In response to the ever-evolving consumer, businesses are having to both reimagine and innovate in order to retain engagement.
Gamification typically employs elements of gaming in a non-game context, in order to encourage brand interaction. This concept is most obviously typified by the McDonalds’ annual Monopoly campaign, which has worked wonders for the ongoing popularity of the fast food chain. However, the challenge for businesses now is to integrate gamification into the overall loyalty strategy in order to entice frequent engagement.
Big data has also allowed businesses to leverage factors such as immediacy, ease, surprise and delight. IKEA’s Swipe a Surprise is a great example of this and guarantees holders of the IKEA Family card with a prize each time they swipe during any Swipe a Surprise promotion period. Meanwhile, loyalty start-up Kiip has taken surprise and delight to the next level. By integrating with other smartphone apps, Kiip can send offers based on personal information and behaviour in real time, when they’re most pertinent. By adopting this approach to gamification, Kiip aims to reward customers “for everyday life”, for example, if you log your run for the day in MapMyRun, you can get a reward from PepsiCo’s Propel Zero brand posted out to you. Currently Kiip is giving away five rewards a second across 120 apps with 30 million users.
Co-creation is what happens when a business works with its stakeholders – not just customers, but employees, and even local community members – in the design, development and deployment of products and services.
Lego have long seen the benefit of co-creation and in 2008 launched the website ‘Lego Ideas’. The site allows fans to upload their own ideas for future sets. If an idea gets over 10,000 likes by other users Lego will review the idea and determine if it should be made into a set and sold worldwide. The original designer then gets 1% of the royalties.
Another co-creation success story has been New Look, whose MyLook programme became the basis for engaging customers in business decisions and, through incentives, encouraged them to become brand ambassadors. Businesses must now recognise that social media has given the consumer a powerful voice, and that engagement must be rewarded.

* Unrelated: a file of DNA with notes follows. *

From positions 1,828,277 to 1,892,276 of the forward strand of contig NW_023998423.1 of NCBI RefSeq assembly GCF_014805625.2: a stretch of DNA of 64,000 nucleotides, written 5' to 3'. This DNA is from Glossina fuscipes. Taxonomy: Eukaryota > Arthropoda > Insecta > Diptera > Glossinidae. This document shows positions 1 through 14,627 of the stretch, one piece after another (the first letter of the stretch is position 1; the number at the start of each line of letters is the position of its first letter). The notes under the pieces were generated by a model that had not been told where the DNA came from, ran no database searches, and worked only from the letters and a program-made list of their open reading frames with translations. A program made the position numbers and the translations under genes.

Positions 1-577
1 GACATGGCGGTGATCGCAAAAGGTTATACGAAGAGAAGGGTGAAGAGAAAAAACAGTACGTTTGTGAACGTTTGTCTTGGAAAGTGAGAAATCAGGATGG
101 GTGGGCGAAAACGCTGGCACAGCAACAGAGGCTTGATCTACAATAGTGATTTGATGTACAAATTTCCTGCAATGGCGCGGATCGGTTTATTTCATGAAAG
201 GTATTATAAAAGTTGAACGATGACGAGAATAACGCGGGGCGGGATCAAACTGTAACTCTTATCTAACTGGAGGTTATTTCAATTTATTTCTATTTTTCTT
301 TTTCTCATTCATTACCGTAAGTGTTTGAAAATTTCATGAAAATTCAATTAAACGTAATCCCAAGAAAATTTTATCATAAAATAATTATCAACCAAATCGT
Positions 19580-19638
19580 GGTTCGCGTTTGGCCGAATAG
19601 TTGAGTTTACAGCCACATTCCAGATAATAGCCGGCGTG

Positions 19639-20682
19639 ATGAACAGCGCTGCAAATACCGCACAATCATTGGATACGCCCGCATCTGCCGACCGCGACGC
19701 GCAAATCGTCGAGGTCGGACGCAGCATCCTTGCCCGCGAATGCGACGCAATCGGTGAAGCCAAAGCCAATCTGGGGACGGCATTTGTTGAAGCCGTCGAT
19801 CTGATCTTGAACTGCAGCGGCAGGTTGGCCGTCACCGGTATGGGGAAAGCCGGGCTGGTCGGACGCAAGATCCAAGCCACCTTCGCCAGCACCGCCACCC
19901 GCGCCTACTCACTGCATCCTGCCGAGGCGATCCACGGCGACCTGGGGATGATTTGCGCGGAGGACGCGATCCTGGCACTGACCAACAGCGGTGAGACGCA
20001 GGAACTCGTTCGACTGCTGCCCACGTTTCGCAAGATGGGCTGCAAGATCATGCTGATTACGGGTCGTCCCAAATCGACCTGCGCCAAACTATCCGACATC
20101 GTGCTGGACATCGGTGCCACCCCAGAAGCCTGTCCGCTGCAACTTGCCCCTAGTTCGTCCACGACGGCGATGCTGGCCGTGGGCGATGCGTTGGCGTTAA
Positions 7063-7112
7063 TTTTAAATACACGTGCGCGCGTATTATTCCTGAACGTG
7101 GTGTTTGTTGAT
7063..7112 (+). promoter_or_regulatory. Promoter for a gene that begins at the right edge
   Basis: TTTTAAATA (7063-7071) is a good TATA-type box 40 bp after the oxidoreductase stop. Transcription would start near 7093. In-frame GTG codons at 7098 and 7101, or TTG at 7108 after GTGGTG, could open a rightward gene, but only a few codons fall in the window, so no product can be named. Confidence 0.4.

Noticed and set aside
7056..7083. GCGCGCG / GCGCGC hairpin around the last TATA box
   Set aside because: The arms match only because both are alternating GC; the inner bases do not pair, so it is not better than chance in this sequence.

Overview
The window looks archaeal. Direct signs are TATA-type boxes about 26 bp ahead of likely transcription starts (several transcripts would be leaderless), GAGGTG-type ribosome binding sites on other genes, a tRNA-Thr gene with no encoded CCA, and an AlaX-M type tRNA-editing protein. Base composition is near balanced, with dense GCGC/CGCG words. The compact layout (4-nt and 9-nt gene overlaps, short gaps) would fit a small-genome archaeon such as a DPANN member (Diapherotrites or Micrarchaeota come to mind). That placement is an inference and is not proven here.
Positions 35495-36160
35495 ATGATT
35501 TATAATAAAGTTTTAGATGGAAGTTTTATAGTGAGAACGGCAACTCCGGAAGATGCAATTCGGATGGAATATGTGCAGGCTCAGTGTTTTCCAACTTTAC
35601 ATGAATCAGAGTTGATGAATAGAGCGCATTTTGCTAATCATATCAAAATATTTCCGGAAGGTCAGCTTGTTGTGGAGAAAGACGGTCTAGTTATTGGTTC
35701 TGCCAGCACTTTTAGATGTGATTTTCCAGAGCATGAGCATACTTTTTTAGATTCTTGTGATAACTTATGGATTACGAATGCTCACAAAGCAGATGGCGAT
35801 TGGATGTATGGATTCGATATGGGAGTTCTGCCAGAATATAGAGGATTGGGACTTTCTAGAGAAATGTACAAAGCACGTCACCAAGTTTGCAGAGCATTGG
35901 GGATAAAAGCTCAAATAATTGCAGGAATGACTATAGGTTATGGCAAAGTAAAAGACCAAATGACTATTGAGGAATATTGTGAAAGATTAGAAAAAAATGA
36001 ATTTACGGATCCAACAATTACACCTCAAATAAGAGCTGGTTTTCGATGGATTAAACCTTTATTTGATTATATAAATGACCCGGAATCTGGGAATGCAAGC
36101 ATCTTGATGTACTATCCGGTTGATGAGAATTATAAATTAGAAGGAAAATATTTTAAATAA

Aspiration and personal fulfilment
Demonstrating that loyalty will take you to places you only otherwise dream, and encouraging people to aspire to reach that goal, is a major benefit to Generation Z, who value discounts and money off vouchers far less than upgrades and the opportunity to sample treats they would never normally be able to afford. It is a tactic that hotels and airlines are eagerly promoting through their loyalty programmes and have done for many years with great success. For example, the Avios scheme uses words such as ‘inspirational spending options’ when talking about how customers can redeem their acquired points, emphasising that these rewards give you something you won’t get elsewhere.
Overall, it’s clear there are a number of new and emerging trends being utilised within customer loyalty programmes and, no doubt, there are many more inventive ways to come. As customers ever increasingly have choice over how to shop, businesses are increasingly having choice over how to try to retain that custom.
However, customer loyalty is far from over and what we can see evidenced here is that it is being continually re-invented utilising the latest digital access points, hyper personalisation and instant gratification for a new breed of consumer.
If you want to improve your customer loyalty offering then get in touch with us today. Call our Director of Client Services, Elena, on 07532 173 603 or email email@example.com.